troubles the people, and makes his home nightly in the church, which he
illuminates. His presence there becomes obnoxious, and ultimately,
either by force or trickery, he is ejected, and loses his life, or at
least he is deposited by his captors in a lake, or pool of water, and
then peace and quietness ensue.

There is a good deal that is human about these stories when stripped of
the marvellous, which surrounds them, and it is not unreasonable to ask
whether they had, or had not, a foundation in fact, or whether they were
solely the creations of an imaginative people. It is not, at least,
improbable that these ghostly stories had, in long distant pre-historic
times, their origin in fact, and that they have reached our days with
glosses received from the intervening ages.

They seem to imply that, in ancient times, there was deadly antagonism
between one form of Pagan worship and another, and, although it is but
dimly hinted, it would appear that fire was the emblem or the god of one
party, and water the god of the other; and that the water worshippers
prevailed and destroyed the image, or laid the priest, of the
vanquished deity in a pool, and took possession of his sacred enclosures.

It was commonly believed, within the last hundred years or so, that Evil
Spirits at certain times of the year, such as St. John's Eve, and May Day
Eve, and All Hallows' Eve, were let loose, and that on these nights they
held high revelry in churches. This is but another and more modern phase
of the preceding stories. This superstitious belief was common to
Scotland, and everyone who has read Burns has heard of Alloway Kirk, and
of the unco sight which met Tam o' Shanter's eye there, who, looking
into the haunted kirk, saw witches, Evil Spirits, and Old Nick himself.
Thus sings the poet:--

There sat auld Nick, in shape o' beast;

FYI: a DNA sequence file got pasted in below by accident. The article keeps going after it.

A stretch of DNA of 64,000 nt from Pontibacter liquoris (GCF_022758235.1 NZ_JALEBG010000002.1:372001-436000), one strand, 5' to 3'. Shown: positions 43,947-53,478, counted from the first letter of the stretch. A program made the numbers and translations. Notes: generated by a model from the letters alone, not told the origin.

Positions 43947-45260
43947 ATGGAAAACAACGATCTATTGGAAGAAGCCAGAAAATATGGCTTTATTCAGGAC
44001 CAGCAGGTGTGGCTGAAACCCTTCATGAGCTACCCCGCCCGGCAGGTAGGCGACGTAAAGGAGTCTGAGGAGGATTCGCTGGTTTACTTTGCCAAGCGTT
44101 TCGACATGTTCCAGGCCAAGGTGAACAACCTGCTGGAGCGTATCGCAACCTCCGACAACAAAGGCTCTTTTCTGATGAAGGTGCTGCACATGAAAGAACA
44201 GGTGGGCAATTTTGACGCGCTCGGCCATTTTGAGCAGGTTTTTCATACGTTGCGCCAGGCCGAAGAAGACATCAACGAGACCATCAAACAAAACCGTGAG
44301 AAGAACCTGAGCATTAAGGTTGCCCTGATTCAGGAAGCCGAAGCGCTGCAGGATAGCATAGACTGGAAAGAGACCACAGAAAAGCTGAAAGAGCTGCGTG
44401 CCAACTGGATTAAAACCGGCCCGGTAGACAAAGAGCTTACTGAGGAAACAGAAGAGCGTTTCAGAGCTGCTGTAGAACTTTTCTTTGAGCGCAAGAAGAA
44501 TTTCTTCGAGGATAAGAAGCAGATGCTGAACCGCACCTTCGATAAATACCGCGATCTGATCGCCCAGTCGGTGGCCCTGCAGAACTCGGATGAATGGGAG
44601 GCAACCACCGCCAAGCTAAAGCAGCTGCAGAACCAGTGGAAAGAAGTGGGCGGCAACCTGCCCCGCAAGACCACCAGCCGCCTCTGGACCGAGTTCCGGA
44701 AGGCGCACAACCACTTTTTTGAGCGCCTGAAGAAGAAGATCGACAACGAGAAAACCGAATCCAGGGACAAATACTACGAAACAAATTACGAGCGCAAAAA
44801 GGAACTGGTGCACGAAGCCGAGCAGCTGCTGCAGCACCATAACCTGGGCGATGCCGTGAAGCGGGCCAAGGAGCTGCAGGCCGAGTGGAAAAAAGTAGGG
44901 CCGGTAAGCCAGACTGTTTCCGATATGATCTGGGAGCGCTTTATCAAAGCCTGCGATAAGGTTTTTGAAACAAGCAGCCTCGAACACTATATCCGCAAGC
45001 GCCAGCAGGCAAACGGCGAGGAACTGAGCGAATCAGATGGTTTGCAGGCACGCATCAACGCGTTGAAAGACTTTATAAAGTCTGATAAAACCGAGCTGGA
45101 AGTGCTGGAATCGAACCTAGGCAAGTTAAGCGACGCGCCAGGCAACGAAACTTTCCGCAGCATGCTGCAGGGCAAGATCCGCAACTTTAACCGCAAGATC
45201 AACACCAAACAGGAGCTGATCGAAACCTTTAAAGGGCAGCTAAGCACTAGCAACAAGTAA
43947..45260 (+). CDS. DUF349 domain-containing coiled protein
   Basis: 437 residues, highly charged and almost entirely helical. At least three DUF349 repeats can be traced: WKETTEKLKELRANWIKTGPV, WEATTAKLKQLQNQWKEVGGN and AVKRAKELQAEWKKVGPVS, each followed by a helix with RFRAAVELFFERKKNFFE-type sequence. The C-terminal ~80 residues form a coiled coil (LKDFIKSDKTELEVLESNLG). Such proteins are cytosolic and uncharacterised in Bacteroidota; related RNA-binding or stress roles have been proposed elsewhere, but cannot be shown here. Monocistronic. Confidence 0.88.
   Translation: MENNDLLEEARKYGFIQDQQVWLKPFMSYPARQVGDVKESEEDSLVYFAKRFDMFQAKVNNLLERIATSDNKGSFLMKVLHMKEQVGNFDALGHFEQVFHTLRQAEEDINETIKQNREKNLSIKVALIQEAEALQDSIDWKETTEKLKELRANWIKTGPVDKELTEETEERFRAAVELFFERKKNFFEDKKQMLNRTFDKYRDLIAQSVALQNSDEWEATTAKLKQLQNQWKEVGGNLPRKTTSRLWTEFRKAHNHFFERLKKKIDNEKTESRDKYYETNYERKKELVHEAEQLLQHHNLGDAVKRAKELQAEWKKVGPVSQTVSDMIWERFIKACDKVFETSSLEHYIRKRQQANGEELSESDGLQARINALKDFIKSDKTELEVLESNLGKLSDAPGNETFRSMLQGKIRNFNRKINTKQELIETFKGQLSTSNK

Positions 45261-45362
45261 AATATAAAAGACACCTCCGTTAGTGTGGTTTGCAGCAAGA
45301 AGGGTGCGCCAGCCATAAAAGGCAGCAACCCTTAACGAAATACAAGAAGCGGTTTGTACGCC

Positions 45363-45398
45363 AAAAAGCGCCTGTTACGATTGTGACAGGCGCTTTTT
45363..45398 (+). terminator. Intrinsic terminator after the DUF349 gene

A towzie tyke, black, grim, and large,
To gi'e them music was his charge.

But in Wales it was believed that a Spirit--an evil one--certainly not an
Angel of Light, revealed, to the inquisitive, coming events, provided
they went to the church porch on Nos G'lan Geua', or All-Hallows' Eve,
and waited there until midnight, when they would hear the Spirit announce
the death roll for the coming year. Should, however, no voice be heard,
it was a sign that no death would occur within the twelve succeeding
months. A couple of tales shall suffice as illustrative of this
superstition.


A Spirit in Aberhafesp Church announcing the death of a person on Nos
G'lan Geua'.


Mr. Breeze, late governor of the Union House at Caersws, told me that he
had heard of a person going to Aberhafesp Church porch, on All-Hallows'
Eve, to ascertain whether there would be a death in that parish in the
coming year.

A couple of men, one of whom, I believe, Mr. Breeze said was his
relative, went to the church porch before twelve o'clock at night, and
sat there a length of time without hearing any sound in the church; but
about the midnight hour, one of the men distinctly heard the name of his
companion uttered by a voice within the church. He was greatly
terrified, and, addressing his friend, he found that he had fallen
asleep, and that, therefore, fortunately he had not heard the ominous
voice. Awaking his companion, he said--Let's go away, it's no use
waiting here any longer.

In the course of a few weeks, there was a funeral from the opposite
parish of Penstrowed, and the departed was to be buried in Aberhafesp
Church yard. The River Severn runs between these two parishes, and there
is no bridge nearer than that which spans the river at Caersws, and to
take the funeral that way would mean a journey of more than five miles.
It was determined, therefore, to ford the river opposite Aberhafesp
Church. The person who had fallen asleep in the porch volunteered to
carry the coffin over the river, and it was placed on the saddle in front
of this person, who, to save it from falling, was obliged to grasp it
with both arms; and, as the deceased had died of an infectious fever, the
coffin bearer was stricken, and within a week he too was a dead man, and
he was the first parishioner, as foretold by the Spirit, who died in the
parish of Aberhafesp that year.

According to Croker, in Fairy Legends of Ireland, vol. II., p. 288, the
Irish at Easter, Whitsuntide, and Christmas, after decorating the graves
of their ancestors:--Also listen at the church door in the dark, when
they sometimes fancy they hear the names called over in church of those
who are destined shortly to join their lost relatives in the tomb.

It is not difficult to multiply instances of Spirits speaking in
churches, for legendary stories of this kind were attached to, or were
related of, many churches in Wales. One further tale therefore, shall
suffice.





Next: A Spirit In Llangerniew Church_ _denbighshire

Previous: The Ejectment Of The Evil Spirit From Llanfor Church